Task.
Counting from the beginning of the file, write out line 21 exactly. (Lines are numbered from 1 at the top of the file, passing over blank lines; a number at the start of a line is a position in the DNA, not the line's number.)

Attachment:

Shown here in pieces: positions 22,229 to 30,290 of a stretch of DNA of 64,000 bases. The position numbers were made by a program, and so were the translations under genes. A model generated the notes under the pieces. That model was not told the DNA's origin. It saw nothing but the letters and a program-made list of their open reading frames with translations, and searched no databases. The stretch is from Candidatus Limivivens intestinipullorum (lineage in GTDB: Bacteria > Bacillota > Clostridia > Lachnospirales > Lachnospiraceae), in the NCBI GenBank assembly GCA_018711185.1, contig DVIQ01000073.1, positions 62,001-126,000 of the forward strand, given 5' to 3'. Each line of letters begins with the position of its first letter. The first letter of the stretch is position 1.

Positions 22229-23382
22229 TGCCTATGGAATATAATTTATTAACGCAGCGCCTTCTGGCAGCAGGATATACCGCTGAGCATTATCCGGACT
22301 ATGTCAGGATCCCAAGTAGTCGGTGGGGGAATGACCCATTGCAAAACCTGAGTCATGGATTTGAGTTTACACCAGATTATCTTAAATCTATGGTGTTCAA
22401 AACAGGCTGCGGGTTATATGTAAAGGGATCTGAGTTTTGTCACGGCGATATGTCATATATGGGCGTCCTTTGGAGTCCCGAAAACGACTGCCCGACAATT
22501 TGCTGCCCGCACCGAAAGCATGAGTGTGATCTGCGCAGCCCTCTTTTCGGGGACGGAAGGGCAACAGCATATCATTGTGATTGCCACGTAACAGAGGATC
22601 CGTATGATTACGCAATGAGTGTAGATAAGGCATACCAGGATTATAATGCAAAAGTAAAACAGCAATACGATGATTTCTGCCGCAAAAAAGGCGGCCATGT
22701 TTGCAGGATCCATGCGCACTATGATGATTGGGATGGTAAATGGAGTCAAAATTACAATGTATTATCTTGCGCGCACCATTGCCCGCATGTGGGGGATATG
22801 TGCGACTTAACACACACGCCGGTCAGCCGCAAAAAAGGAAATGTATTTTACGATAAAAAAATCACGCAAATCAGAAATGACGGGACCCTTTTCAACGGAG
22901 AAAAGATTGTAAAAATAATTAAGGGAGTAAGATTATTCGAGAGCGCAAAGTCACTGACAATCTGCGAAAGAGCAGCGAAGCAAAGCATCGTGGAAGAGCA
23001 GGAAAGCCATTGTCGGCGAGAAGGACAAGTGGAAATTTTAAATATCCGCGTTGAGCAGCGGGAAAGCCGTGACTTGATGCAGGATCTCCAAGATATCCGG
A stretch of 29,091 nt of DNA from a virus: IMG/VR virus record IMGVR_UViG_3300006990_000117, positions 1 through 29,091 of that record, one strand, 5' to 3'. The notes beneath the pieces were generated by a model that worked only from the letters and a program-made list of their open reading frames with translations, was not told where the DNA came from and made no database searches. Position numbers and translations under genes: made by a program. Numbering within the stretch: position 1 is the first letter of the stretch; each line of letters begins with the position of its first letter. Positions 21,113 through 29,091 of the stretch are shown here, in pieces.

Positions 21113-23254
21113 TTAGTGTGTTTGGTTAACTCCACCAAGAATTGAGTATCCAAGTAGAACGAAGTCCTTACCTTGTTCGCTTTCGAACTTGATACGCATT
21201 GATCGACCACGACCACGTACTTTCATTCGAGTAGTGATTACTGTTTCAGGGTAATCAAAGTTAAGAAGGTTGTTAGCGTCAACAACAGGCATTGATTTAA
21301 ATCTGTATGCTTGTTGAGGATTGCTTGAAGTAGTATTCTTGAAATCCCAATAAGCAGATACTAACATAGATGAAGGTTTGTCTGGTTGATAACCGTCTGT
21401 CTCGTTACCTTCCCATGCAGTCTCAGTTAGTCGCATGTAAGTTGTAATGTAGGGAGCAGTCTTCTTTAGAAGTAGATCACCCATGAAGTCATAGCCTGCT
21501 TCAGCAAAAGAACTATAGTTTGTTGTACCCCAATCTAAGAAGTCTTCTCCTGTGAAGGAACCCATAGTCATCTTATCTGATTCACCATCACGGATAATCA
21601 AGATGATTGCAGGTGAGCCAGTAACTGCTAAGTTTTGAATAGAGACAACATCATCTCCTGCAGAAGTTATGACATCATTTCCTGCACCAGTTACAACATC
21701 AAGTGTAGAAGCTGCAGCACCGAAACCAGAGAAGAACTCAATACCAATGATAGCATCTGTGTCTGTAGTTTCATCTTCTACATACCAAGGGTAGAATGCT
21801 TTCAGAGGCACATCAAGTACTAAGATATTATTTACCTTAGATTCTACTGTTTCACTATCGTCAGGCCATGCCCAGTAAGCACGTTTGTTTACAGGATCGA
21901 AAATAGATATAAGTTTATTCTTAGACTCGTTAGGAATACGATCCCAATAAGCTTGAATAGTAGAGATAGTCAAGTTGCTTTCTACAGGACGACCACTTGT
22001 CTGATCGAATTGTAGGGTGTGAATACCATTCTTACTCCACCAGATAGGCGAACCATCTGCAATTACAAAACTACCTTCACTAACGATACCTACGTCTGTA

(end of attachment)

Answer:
21801 TTCAGAGGCACATCAAGTACTAAGATATTATTTACCTTAGATTCTACTGTTTCACTATCGTCAGGCCATGCCCAGTAAGCACGTTTGTTTACAGGATCGA